I think it’s only natural when we scroll through our social feeds to compare the reality of your own life to the highlight reel on social. It can feel disheartening. I have been writing for quite a while and while I’m super proud of everything I’ve been able to achieve, when I consider the bell curve and that there are so many doing so much better, even when you feel SO happy for them, I think feeling that slight catch of jealousy is natural and human, though admittedly guilt inducing. I am a collaboration over competition, “Gosh, I hope we all make it” girl and I’m always happy to coach, nurture and support folks in my circles.

But some days it’s a little sad like, “When is it going to be my turn?” Which makes me feel crappy all over again because I am so lucky and I am so blessed (in a non-ironic way without the hashtag.) But it’s the blessed that still worries about bills and it’s the blessed that has to be painfully practical and sometimes having to do things the hard way. It feels like waking up with an awkward, unruly mohawk when you see someone with barely a hair out of place like #IWokeUpLikeThis. Struggling somehow feels worse when others make it look effortless. 

And some days I feel like I could be doing better and I’m a driven perfectionist and that sometimes brings discontent. My perspective shifted a little bit on this and it’s eased a little in the wee hours of the morning at my desk when I could hear the snoring of my partner over the audio coming through my headphones. 

When I’m not writing, I do all sorts of writing adjacent work. I do transcription which I find to be almost meditative and I find as I’m moving through the motions of the keystrokes capturing the audio, I can hear the stirrings of my heart. This is basically how my conversation with me, myself and I went: 

Me: Yes, I’m happy others have those shiny, glorious things. Yes, they are so deserving and worked their butts off to get there. I am on my own path and success might look different for me and that’s okay. Doing things differently is just as valid. But yeah, it sucks that I am not where I want to be. 

Myself: Let’s get real here though. Have you considered this might be coming from a scarcity mindset? Why does it matter if someone else is more successful? Do you think that in someone having things that you admire that there is less out there for you? Is that a reasonable way to look at things? There are many paths and many voices. This discomfort is coming from focusing on perceived deficit instead of acknowledging the abundance that is available. Focusing on the one thing you don’t have is drawing your eyes from all the things you could have.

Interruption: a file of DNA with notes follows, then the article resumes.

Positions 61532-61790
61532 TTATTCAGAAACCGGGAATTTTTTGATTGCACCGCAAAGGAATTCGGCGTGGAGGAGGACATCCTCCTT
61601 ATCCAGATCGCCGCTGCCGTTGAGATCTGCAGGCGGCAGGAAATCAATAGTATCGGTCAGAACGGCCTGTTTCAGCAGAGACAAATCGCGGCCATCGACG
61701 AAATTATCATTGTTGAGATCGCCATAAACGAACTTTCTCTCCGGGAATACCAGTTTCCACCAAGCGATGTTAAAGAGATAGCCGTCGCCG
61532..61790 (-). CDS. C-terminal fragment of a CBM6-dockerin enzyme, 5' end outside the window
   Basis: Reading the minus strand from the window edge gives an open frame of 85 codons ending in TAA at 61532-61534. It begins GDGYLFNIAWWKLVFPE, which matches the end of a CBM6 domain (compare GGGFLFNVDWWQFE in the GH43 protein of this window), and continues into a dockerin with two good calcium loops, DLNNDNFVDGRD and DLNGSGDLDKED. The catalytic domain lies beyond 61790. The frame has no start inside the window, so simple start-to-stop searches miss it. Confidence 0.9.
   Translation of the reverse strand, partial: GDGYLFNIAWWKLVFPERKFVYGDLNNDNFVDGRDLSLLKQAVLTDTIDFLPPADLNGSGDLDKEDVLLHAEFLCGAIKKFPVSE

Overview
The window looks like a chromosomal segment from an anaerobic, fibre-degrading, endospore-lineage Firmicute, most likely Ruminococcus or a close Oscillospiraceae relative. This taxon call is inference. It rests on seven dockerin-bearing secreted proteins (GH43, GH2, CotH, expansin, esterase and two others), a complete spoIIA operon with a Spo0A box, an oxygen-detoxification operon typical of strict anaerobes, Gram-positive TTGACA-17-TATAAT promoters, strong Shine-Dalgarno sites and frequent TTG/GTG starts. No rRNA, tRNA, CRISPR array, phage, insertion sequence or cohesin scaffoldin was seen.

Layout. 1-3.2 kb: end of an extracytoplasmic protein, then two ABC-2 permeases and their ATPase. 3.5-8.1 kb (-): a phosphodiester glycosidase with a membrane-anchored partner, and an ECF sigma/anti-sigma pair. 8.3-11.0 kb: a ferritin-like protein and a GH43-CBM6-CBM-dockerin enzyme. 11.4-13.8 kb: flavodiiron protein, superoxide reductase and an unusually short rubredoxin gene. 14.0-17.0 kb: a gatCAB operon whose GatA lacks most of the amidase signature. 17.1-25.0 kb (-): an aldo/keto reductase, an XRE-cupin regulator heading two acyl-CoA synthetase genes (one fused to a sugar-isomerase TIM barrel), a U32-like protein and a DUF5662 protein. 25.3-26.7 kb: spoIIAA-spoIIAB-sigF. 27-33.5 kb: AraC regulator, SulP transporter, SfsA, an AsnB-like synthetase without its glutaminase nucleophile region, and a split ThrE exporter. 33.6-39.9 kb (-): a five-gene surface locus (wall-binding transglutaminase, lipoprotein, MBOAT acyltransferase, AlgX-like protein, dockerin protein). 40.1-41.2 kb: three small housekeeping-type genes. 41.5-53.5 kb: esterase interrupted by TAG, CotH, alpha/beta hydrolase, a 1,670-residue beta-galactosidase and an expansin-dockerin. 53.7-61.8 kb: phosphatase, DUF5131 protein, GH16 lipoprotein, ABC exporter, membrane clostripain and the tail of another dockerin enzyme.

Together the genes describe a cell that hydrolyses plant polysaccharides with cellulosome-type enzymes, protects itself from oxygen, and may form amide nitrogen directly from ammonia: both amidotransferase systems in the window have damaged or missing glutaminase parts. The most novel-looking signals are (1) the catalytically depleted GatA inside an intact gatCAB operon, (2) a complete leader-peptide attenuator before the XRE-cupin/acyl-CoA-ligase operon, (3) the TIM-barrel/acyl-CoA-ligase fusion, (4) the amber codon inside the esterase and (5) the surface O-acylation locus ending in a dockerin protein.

I: In how many situations is your jealousy borne from scarcity? The feeling of scarcity of time leading to resentment over how it’s spent, scarcity of money leading to frustration instead of innovation, feeling like there’s not enough love to go around as if its distribution amongst others detracts from what is accessible to me, like an overdrawn bank account. The universe is not broke for love. 

I felt CONVICTED. 

I used to think mindset was hooey and you might too. But I think there is validity in thinking about where your perceptions and beliefs are coming from and being real about what that is and why that is and to be able to perspective shift to minimize the discomfort of a bad attitude so you can focus on the business of getting sh*t done and finding your joy and loving on your people. 

I am reminded there is room at the table for everyone. There has to be. Focusing on gratitude and abundance instead of perceived scarcity is what I need to do and I know that now. When I sat and thought about it I realized that envy came from a place of feeling like there’s less for me.

The reality is there’s just so much abundance. I just need to be open to it and stop getting so wrapped up in the shoulds and what ifs and realize that the way I get where I’m going might look different and I just have have to have faith I’m still heading in the right direction. Thanks for joining me on the journey. 

 

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